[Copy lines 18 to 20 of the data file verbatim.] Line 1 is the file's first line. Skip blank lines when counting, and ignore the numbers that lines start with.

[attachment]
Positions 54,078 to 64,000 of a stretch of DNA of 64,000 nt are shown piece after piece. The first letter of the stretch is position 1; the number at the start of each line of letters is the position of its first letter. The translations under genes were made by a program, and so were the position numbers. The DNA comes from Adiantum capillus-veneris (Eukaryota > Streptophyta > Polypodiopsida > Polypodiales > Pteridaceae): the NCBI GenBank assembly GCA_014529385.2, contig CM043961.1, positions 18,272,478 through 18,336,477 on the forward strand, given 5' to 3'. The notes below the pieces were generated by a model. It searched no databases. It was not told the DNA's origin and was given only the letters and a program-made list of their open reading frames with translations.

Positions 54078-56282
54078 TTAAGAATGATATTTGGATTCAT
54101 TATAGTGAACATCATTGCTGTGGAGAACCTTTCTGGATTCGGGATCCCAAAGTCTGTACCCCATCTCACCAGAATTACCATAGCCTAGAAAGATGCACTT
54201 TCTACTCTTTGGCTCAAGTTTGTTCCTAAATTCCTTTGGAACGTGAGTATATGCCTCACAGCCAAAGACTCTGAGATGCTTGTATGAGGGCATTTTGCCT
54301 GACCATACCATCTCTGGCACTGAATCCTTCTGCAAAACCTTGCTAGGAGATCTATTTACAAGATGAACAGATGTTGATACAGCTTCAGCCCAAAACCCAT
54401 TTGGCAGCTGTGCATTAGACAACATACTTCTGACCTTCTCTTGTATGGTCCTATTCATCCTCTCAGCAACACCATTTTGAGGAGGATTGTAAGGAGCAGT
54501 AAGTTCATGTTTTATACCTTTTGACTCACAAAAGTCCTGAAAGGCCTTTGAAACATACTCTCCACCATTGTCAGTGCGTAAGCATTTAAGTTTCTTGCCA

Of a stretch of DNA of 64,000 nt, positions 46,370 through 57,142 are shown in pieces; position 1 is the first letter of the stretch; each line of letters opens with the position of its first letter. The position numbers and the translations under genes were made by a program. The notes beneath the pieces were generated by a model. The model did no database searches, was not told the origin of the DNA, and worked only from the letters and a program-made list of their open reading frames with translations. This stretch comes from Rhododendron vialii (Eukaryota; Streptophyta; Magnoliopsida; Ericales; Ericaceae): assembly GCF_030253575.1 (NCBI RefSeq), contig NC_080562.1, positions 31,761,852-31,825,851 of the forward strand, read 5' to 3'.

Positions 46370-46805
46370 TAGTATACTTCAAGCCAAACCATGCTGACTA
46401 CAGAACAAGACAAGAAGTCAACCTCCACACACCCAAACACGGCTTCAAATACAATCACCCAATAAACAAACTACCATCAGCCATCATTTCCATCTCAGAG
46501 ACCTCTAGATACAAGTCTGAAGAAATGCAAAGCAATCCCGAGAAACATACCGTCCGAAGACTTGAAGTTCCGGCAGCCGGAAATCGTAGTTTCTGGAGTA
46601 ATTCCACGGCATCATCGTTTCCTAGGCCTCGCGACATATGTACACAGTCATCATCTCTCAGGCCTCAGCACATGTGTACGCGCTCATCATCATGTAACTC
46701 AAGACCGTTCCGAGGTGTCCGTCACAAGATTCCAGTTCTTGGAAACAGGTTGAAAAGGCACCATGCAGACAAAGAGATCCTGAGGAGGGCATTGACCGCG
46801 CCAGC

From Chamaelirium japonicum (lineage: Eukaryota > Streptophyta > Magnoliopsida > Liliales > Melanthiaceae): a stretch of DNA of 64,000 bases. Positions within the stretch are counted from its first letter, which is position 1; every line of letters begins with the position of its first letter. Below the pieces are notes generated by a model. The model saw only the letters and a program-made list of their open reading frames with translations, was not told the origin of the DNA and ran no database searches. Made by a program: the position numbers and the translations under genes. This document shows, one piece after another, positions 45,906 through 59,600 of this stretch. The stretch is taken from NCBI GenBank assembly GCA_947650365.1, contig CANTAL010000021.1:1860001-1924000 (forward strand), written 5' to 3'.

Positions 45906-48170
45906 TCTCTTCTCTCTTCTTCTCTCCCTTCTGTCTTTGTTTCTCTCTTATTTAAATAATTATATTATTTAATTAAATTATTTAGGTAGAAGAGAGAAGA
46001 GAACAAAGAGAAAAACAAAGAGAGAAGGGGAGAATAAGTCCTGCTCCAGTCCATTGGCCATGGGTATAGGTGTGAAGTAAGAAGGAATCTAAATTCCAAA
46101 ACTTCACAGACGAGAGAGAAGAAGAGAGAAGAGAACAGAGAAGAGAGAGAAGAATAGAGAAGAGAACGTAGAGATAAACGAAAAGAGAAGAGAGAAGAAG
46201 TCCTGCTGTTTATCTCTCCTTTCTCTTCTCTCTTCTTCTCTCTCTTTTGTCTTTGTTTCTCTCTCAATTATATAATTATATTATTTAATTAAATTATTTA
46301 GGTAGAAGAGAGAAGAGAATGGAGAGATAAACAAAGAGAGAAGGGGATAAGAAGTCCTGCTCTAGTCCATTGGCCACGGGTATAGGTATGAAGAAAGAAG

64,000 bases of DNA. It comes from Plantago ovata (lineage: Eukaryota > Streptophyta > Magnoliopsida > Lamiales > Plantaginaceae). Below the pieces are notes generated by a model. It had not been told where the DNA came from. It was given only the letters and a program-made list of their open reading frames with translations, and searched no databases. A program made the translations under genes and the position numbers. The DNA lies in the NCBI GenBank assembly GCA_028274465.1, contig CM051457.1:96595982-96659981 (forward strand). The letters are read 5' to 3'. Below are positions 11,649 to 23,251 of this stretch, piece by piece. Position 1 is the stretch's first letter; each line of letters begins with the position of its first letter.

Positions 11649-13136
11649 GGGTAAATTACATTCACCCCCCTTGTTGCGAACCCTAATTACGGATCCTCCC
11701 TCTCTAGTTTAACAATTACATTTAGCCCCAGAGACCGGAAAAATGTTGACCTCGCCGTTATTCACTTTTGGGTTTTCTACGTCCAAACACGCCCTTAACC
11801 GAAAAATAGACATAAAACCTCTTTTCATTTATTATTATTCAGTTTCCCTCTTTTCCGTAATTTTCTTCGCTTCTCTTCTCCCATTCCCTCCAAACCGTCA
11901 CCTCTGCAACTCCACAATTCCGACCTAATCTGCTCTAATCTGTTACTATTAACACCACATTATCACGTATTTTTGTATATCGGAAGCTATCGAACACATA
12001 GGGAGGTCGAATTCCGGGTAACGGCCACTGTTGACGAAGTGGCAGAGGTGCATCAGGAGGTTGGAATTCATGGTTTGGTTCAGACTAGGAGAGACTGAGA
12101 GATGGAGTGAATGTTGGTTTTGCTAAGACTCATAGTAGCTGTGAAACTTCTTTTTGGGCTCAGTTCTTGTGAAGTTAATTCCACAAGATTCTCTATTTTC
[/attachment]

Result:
Positions 45906-48170
45906 TCTCTTCTCTCTTCTTCTCTCCCTTCTGTCTTTGTTTCTCTCTTATTTAAATAATTATATTATTTAATTAAATTATTTAGGTAGAAGAGAGAAGA
46001 GAACAAAGAGAAAAACAAAGAGAGAAGGGGAGAATAAGTCCTGCTCCAGTCCATTGGCCATGGGTATAGGTGTGAAGTAAGAAGGAATCTAAATTCCAAA